Japan e-trike maker eyes PH factory
The Japanese firm that produced the first working e-trike unit in the country based on the Department of Energy’s (DOE) design is studying economic zones in Laguna and nearby areas for factory development, an official said.
Terra Motors Corp. of Japan is scouting for an ideal site for an electric vehicle (EV) factory in the Philippines, business development director Shimpei Kato said.
The factory may be set up in early 2014 depending on how receptive the local market is to EVs, Kato said. The $20 million previously said to be invested in the Philippines will likely fund the establishment of a factory as well as EV dealerships. He also noted that the company is in the running for an e-trike supply contract with the Philippine government through the bidding conducted by the Asian Development Bank (ADB).
Kato said Terra Motors is in talks with various local governments and potential EV fleet owners who want to deploy EVs to save on imported fuel costs.
The Philippine government and the ADB are in the process of bidding out a supply contract that is seen to get 100,000 e-trikes deployed on Philippine roads by 2016. The DOE is working with the ADB to promote the adoption of e-trikes first in Metro Manila and, later, throughout the country, to curb oil imports and pollution.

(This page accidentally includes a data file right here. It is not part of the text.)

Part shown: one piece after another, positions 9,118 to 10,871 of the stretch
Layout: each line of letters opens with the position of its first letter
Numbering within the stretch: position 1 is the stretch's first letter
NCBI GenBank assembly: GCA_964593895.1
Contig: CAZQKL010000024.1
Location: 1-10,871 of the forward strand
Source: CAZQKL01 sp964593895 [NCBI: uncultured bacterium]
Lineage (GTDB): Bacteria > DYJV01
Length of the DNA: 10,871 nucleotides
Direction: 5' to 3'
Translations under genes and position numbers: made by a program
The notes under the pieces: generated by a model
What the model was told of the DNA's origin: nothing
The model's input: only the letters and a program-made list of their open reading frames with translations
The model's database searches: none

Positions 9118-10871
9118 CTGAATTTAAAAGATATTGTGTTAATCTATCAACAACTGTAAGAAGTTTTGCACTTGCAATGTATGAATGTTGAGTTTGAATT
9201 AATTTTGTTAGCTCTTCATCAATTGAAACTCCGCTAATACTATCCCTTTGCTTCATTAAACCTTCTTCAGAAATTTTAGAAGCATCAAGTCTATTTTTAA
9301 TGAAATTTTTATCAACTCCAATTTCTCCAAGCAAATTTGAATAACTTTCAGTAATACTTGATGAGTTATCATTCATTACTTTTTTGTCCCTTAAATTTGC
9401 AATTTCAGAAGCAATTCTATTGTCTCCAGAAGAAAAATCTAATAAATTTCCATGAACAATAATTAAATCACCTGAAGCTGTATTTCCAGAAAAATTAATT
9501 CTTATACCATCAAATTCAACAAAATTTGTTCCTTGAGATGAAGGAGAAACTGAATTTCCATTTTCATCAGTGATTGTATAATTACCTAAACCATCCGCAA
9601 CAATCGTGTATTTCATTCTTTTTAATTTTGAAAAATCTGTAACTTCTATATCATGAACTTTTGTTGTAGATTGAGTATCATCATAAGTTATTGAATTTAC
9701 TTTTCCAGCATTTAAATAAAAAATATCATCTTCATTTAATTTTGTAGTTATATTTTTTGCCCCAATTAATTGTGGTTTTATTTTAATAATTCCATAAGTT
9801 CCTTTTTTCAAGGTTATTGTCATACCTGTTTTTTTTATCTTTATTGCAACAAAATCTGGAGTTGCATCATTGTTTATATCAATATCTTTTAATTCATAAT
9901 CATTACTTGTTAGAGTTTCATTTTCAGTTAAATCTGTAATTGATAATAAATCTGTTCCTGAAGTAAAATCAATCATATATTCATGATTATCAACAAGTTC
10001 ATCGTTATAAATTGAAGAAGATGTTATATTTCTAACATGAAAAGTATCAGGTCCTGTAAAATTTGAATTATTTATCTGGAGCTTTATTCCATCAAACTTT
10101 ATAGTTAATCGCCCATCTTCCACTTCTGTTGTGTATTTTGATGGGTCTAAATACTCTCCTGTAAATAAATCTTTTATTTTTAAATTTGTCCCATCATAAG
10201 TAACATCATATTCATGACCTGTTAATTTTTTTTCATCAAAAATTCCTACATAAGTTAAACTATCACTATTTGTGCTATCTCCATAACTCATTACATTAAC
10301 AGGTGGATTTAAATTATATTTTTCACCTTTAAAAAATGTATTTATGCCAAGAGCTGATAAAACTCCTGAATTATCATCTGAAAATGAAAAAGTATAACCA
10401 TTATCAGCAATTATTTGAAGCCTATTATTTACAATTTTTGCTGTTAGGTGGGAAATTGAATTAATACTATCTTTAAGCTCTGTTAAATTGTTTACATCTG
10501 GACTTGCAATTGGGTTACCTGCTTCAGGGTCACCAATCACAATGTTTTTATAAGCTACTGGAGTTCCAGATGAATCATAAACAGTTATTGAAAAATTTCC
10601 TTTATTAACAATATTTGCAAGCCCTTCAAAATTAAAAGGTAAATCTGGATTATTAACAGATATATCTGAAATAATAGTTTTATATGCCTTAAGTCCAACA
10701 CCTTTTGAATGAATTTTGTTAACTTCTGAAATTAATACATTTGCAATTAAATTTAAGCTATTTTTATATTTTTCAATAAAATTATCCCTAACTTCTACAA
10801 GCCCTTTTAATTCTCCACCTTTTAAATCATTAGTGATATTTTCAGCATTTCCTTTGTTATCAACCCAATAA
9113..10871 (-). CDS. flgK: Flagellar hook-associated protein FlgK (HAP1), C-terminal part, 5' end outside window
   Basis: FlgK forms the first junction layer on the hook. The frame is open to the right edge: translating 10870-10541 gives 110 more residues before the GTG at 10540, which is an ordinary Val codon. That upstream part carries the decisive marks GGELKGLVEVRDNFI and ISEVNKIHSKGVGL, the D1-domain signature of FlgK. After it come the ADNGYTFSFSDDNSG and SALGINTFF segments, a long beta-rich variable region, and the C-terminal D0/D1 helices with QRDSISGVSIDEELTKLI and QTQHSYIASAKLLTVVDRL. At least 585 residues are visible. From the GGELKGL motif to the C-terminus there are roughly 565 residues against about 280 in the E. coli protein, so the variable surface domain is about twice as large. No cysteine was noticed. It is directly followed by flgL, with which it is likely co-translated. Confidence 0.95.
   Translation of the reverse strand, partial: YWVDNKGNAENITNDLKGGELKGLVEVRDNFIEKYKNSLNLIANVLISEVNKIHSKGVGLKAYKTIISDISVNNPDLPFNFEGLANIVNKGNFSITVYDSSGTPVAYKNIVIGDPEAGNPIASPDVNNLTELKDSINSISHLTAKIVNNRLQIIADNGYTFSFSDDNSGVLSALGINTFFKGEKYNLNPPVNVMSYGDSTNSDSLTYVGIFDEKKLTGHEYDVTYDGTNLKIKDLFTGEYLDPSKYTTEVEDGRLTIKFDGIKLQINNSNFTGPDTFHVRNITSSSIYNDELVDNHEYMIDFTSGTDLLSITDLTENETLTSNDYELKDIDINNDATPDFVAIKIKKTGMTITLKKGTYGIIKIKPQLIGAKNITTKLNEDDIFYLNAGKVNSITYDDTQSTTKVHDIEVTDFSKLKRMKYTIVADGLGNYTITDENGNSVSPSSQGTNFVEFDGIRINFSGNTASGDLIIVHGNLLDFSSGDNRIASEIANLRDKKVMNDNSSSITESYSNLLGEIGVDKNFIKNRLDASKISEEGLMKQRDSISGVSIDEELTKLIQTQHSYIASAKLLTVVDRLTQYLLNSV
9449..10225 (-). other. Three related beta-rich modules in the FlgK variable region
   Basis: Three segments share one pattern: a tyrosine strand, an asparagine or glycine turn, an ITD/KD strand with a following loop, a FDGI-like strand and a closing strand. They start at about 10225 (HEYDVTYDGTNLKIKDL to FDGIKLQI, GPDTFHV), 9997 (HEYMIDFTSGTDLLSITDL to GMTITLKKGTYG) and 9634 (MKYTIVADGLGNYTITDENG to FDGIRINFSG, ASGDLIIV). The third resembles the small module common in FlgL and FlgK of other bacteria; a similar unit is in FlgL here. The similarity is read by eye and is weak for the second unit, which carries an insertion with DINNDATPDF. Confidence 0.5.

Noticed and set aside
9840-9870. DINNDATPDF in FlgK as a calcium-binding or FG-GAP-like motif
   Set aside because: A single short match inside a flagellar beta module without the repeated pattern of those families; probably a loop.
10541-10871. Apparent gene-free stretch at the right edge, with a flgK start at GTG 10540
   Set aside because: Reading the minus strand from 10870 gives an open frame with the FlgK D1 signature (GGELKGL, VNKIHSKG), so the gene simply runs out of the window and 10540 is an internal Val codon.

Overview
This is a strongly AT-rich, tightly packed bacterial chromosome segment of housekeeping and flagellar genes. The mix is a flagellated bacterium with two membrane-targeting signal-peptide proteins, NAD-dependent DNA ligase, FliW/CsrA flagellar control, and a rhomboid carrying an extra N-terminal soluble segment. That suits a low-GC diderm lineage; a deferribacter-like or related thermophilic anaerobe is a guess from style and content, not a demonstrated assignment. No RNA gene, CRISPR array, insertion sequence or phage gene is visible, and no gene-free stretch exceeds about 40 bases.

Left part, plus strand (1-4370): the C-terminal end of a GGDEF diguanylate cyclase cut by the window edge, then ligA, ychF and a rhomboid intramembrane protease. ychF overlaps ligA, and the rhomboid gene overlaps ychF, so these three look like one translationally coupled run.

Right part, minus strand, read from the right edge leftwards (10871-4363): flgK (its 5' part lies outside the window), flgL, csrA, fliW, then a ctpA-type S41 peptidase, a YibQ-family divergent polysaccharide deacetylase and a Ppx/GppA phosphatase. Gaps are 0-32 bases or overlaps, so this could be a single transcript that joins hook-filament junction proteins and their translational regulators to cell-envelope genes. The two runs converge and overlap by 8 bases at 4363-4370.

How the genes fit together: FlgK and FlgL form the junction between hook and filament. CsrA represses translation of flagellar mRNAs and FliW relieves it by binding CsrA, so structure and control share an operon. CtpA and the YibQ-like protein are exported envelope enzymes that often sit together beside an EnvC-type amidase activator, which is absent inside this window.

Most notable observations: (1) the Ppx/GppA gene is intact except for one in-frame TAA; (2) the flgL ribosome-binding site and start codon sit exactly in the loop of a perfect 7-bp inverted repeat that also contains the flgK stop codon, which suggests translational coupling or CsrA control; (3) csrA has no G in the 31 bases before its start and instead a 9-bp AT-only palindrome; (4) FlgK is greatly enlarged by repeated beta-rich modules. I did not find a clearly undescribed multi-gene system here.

Terra Motors CEO Toru Tokushige earlier said the Japanese firm is even considering making the Philippines a hub for EV (e-trikes, e-bikes, and related products) manufacturing and distribution in Asia. Outside its Japanese home market and the Philippines, the company has EV orders from such markets as Thailand and Indonesia.
Unlike many EV suppliers, Terra Motors provides after-sales services and maintenance, Tokushige said.
Business development manager Teppei Seki has said the company is seeking tax breaks from the Board of Investments to help it manage the cost of producing the e-trike in the Philippines and eventually make the country a manufacturing hub for the vehicle.
Presently, there are 350 million tricycle units in the Philippines, many of which are air polluters and are costly to operate due to high fuel prices.
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